Batman in advance
When you see the bat signal at the local bus stop, it doesn't take a rocket scientist to figure out there's another Batman movie on the way.
It's not certain if the 1989 Batman was the first to do it, but for the advance "teaser" campaign, all the poster had was the bat signal and the release date.
We see movies do this all the time now, and it was producer Jon Peters, long known for his insane ways in the entertainment biz, who came up with the idea.
As recalled in the book Hit and Run, which detailed the shenanigans of Peters and his then partner Peter Guber, Peters was going over the ad campaigns for Batman, and wasn't satisfied. He called Anton Furst, Batman's production designer to his office, and as Furst recalled, "One was sort of like Conan, or Robocop - the word 'Batman' spelled in Conan the Barbarian type. Nothing original, nothing you hadn't seen before many times."
Then Peters told Furst, "I want you to design the logo. Drop everything. Drop the set design." Furst came up with the bat signal, and it's exactly what Peters wanted. He then insisted the poster have just the logo and the release date, June 23, 1989, no title, no stars or credits.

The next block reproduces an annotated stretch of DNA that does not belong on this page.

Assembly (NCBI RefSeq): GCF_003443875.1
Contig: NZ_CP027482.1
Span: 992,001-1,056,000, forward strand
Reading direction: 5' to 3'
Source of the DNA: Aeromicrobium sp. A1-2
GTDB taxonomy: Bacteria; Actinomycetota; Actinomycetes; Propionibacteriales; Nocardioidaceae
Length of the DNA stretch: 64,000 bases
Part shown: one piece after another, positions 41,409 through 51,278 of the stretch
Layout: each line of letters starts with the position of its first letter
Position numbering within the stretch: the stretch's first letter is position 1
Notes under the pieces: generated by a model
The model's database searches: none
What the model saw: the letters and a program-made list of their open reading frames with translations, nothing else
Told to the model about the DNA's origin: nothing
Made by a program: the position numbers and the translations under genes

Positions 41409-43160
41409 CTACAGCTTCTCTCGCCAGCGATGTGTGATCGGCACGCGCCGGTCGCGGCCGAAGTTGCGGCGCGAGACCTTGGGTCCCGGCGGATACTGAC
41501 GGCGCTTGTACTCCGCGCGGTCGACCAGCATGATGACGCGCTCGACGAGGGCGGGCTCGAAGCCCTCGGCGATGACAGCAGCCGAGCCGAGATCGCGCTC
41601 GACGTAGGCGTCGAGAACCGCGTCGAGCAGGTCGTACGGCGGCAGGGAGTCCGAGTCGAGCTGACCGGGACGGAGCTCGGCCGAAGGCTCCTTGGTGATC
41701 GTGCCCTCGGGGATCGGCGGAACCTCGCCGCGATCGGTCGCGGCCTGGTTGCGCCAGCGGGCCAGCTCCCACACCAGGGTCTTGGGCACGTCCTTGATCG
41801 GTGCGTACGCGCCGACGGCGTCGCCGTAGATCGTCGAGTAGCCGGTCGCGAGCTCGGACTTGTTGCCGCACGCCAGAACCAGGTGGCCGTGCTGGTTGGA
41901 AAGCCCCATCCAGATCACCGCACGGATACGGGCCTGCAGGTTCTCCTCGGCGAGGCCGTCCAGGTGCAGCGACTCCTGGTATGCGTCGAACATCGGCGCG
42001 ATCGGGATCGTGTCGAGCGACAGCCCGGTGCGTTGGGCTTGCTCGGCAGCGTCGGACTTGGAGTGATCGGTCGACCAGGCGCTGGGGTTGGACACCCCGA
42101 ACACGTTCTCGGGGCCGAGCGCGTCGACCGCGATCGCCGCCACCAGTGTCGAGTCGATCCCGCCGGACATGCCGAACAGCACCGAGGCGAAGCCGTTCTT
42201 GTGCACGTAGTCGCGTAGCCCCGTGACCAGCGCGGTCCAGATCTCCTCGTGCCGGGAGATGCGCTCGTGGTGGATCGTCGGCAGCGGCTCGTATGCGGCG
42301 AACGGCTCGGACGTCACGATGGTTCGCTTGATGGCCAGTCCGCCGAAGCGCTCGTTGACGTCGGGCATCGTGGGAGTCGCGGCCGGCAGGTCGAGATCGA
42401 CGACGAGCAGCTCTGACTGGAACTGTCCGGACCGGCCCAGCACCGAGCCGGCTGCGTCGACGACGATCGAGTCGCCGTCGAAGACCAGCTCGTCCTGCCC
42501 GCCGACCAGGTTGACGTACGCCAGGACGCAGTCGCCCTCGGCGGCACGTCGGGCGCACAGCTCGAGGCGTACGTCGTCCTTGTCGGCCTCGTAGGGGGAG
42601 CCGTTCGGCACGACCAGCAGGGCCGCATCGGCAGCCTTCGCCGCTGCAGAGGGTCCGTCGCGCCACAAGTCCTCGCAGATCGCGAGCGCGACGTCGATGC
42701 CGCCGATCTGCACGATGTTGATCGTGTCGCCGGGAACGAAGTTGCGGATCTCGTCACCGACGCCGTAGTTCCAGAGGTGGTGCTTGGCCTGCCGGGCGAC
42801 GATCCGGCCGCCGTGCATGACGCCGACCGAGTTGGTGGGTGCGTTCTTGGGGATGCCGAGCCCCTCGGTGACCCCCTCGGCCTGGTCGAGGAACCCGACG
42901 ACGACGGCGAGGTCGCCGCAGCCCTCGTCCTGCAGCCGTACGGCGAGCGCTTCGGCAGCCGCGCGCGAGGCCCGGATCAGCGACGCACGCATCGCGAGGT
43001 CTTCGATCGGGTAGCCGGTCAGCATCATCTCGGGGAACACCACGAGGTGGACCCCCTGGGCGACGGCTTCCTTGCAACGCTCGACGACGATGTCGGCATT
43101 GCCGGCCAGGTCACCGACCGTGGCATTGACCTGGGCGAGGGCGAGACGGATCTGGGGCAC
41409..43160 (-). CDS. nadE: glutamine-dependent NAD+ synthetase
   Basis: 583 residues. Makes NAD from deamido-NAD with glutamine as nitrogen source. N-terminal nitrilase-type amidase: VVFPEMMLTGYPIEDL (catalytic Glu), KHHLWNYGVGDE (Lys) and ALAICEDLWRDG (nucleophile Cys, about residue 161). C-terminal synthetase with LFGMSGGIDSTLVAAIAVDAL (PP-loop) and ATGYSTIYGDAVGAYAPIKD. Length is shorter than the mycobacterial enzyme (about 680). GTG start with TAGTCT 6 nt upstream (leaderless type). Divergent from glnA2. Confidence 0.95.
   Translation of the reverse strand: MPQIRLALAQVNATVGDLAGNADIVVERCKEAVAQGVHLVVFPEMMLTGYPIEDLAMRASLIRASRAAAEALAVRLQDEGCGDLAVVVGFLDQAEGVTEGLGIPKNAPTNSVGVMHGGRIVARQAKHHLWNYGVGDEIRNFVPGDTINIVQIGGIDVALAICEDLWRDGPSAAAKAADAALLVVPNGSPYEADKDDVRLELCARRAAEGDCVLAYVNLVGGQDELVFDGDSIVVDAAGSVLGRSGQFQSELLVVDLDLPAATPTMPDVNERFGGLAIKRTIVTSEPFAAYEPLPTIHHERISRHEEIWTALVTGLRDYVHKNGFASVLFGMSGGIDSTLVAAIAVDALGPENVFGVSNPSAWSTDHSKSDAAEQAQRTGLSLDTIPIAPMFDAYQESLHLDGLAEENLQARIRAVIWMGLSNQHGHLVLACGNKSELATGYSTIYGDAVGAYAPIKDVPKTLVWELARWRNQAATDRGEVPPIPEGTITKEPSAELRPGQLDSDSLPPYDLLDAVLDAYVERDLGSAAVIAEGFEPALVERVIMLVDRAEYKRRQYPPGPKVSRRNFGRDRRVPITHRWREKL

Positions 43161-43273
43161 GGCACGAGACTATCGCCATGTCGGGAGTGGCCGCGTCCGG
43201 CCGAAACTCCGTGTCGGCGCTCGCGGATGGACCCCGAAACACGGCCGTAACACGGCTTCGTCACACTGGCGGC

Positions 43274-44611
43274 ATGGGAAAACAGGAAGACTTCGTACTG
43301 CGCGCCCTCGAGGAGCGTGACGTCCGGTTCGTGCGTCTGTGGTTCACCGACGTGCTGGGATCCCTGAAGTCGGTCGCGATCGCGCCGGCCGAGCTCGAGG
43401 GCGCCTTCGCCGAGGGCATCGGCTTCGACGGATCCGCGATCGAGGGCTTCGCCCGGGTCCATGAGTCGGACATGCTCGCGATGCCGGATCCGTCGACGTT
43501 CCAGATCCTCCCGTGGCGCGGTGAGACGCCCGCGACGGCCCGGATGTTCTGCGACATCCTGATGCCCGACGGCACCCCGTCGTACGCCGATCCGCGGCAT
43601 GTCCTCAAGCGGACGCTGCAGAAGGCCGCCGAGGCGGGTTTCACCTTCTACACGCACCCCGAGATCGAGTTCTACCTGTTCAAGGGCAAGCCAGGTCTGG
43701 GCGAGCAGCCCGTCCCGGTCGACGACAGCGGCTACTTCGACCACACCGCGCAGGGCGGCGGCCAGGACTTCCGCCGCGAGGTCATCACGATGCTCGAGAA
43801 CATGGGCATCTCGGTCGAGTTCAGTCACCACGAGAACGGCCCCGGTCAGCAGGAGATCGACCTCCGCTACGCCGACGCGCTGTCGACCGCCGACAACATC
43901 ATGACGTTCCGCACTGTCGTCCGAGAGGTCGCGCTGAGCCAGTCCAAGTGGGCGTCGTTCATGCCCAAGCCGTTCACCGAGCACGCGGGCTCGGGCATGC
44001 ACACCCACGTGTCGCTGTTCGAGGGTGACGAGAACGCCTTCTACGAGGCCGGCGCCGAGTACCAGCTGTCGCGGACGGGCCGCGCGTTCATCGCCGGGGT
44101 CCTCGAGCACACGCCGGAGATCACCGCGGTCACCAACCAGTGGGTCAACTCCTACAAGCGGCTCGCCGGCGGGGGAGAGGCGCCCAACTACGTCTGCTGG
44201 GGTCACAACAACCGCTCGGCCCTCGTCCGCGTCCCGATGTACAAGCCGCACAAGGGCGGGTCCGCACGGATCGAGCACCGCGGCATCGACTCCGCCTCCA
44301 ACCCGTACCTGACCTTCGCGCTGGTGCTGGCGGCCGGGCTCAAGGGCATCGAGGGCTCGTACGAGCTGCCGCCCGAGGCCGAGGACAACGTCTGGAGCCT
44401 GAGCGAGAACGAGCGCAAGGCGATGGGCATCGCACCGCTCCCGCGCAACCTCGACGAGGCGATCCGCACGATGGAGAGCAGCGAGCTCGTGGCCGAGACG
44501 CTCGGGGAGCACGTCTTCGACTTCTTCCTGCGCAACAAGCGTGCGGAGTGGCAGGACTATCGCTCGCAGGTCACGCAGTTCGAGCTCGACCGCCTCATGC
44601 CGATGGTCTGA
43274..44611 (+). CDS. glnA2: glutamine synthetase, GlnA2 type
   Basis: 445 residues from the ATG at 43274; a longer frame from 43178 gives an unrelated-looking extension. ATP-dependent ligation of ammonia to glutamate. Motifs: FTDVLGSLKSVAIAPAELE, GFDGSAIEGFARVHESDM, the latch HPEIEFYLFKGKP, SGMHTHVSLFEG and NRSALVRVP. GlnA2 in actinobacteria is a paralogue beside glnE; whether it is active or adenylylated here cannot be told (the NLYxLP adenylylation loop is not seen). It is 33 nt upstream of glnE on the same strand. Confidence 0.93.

"I wanted to do, like, foreplay," Peters said in Hit and Run. "To create the magic and myth of it all. I didn't want to give it all away."
Before you knew it, the Batman advance poster with just the bat signal and release date were everywhere. Furst also recalled Peters telling him he had fights with the studio, literally pinning people to the wall, and anyone who knows Peters can confirm he was never above thuggery to get his way.
To be sure, Peters is often known for his ridiculously bad ideas, like his infamous demand that Superman fight a giant spider to Kevin Smith when he was writing the script for Superman Lives, and the giant arachnid later inexplicably showed up in Wild Wild West, per Peter's dictate.
But indeed, Hit and Run confirmed that the Batman campaign was Peters's ideas and he also insisted that the coming attraction have no music, which numerous films have emulated many times since.